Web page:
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Food Safety and Safe Food Handling

Nov 29, 2022

1 in 8 Canadians get food poisoning each year. Aside from feeling ill, food poisoning, which is caused by eating or drinking something that has been contaminated (meaning that there is something in the food or beverage that shouldn’t be there), has a large social cost. From missing work due to feeling ill or needing to take care of sick kiddos, to ending up in the hospital, food poisoning impacts more than just the individual for the few hours or days that they’re sick. Food can be contaminated in different ways: chemicals, germs and bacteria, or through physical objects in the food. The Calgary Food Bank takes food safety very seriously. We monitor the temperature of our fridges, freezers, and trucks, we have handwashing stations throughout the building, and Quat sanitizers are plentiful for clean workstations. Recently, several members from our staff team attended a training course on keeping food safe, facilitated by Alberta Health Services to ensure we are update to date on best practice. Here are some of the key things we learned:

Best before dates are not an indication of food safety.

We already know this, but it is worth repeating over and over again. In Canada, best before dates are only required on foods that are expected to perish within 90 days. Best before dates are used by manufacturers to indicate when the freshness or flavour of a food will begin to diminish, not when the food is unsafe to eat. Expiry dates are used to indicate when the nutritional value of a food will begin to decrease. Generally, we will only see expiry dates on baby formula and meal replacements.

The 4 components of food safety are:

1. Hygiene: Refers to personal hygiene. Make sure you are washing your hands after situations like using the washroom or when switching from a non-food task to a food task and vice versa.

 

2. Temperature control: Keep foods out of the temperature danger zone.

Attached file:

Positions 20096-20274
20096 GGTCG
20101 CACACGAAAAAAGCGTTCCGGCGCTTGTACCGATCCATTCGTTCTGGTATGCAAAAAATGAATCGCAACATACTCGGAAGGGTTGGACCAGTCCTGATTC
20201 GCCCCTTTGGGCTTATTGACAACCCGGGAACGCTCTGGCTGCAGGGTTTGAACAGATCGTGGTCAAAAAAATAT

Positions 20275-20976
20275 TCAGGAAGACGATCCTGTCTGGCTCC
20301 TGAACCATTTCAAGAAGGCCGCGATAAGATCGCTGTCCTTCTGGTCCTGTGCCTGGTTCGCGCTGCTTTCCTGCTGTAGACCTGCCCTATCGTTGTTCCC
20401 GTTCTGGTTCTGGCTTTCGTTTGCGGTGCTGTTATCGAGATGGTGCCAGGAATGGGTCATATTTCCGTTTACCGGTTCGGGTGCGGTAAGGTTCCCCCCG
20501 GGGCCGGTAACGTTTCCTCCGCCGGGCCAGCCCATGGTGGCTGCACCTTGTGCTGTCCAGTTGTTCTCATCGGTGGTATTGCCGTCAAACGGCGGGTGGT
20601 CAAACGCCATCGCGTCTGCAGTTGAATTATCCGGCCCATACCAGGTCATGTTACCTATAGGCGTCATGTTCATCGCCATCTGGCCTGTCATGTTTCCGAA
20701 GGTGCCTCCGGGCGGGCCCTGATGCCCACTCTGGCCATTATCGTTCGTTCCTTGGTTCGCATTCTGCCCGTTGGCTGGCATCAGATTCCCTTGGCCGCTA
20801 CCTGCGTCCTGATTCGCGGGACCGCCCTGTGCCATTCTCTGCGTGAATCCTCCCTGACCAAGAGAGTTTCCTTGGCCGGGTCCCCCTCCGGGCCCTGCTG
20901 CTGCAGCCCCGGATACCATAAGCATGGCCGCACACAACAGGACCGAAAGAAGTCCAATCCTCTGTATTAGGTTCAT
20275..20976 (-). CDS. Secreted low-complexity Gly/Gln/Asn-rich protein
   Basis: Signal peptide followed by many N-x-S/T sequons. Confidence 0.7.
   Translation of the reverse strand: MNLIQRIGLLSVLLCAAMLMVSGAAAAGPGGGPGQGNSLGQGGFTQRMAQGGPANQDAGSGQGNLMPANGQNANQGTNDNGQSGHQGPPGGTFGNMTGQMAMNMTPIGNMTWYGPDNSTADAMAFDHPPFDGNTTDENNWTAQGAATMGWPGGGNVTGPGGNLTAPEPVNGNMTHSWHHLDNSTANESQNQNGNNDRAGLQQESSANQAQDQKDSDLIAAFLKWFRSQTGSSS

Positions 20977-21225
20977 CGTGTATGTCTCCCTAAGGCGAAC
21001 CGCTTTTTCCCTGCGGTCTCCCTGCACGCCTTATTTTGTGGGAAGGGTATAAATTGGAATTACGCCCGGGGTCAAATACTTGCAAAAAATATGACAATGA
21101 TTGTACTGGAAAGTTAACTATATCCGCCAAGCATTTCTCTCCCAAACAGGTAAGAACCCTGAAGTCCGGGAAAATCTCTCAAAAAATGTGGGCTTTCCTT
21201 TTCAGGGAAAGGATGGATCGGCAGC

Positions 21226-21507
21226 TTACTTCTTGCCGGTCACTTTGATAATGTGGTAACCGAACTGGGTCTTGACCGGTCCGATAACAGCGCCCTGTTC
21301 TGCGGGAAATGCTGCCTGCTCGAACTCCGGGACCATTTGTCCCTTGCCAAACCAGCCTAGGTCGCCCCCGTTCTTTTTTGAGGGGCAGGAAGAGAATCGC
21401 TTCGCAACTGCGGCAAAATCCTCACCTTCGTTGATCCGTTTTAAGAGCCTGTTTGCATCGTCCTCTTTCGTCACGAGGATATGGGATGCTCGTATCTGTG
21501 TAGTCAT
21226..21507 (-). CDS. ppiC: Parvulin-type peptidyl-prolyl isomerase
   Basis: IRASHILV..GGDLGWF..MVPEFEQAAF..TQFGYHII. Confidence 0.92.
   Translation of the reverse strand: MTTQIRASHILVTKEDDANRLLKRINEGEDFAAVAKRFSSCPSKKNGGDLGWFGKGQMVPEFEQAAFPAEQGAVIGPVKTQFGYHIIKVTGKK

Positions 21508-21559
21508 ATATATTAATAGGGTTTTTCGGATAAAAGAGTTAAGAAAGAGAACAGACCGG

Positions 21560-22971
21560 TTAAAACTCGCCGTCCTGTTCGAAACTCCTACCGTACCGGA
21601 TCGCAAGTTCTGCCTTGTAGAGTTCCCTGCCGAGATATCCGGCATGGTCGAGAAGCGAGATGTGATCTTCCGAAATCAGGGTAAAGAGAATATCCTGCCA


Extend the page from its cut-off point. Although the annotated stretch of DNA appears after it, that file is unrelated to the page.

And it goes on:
a. Keep cold foods at 4 degrees Celsius or colder and hot foods at 60 degrees Celsius. Between 4-60 degrees Celsius is known as the temperature danger zone where unhealthy bacteria starts to grow.

b. 74 degrees Celsius is what the internal temperature of meat should read. Take temperatures at the thickest part of the meat.

c. 82 degrees Celsius is what the internal temperature of whole poultry should read.

 

 

3. Avoiding Cross Contamination: Keep high risk foods, such as raw meat and its drippings away from other food.

a. Keep raw meat on the bottom shelf on a plate or in a bowl to catch drippings

b. Thoroughly clean and sanitize kitchen spaces and utensils when moving between different food types

c. Don’t wash your raw chicken! The pressure from the water may cause contaminants to splash and cover your kitchen sink and counter, even if we don’t see them!

4. Cleaning and sanitization: Keep your counter space and cooking tools clean and sanitized, especially after using high risk foods:

a. Scrape and rinse off any physical contaminants

b. Wash with warm soapy water

c. Rinse off the soap

d. Sanitize (you can use a bleach and water mixture, or a Quat sanitizer, such as Lysol wipes)

e. Air Dry

Half of food poisoning cases come from produce.

While we can remove physical contaminants with cool running water and some friction, removing germs and bacteria can be more difficult. The key here is prevention: Proper hygiene, temperature control, avoiding cross contamination, and cleaning and sanitization.

Contamination can happen at any point throughout the food supply chain: at the farm, in transportation, in storage, or even at home. This is why it’s important for everyone, from producers and consumers to government and decision makers to advocate for and adhere to global food safe practices. As the United Nations says, “food safety is everyone’s business,” which when put into practice, can ensure people have consistent and reliable access to safe and nutritious food. Food safety is a global issue. The implications of unsafe food practices extend beyond the individual and have consequences for public health and wellbeing, both on local and global levels.

Alberta Health Services offers a range of food safety courses to promote and educate best practices for safe food handling: https://www.albertahealthservices.ca/eph/page3151.aspx

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In the spirit of reconciliation, the Calgary Food Bank acknowledges that we live, work and play on the traditional territories of the Blackfoot Confederacy (Siksika, Kainai, Piikani), the Tsuut’ina, the Îyâxe Nakoda Nations, the Métis Nation (Region 3), and all people who make their homes in the Treaty 7 region of Southern Alberta.

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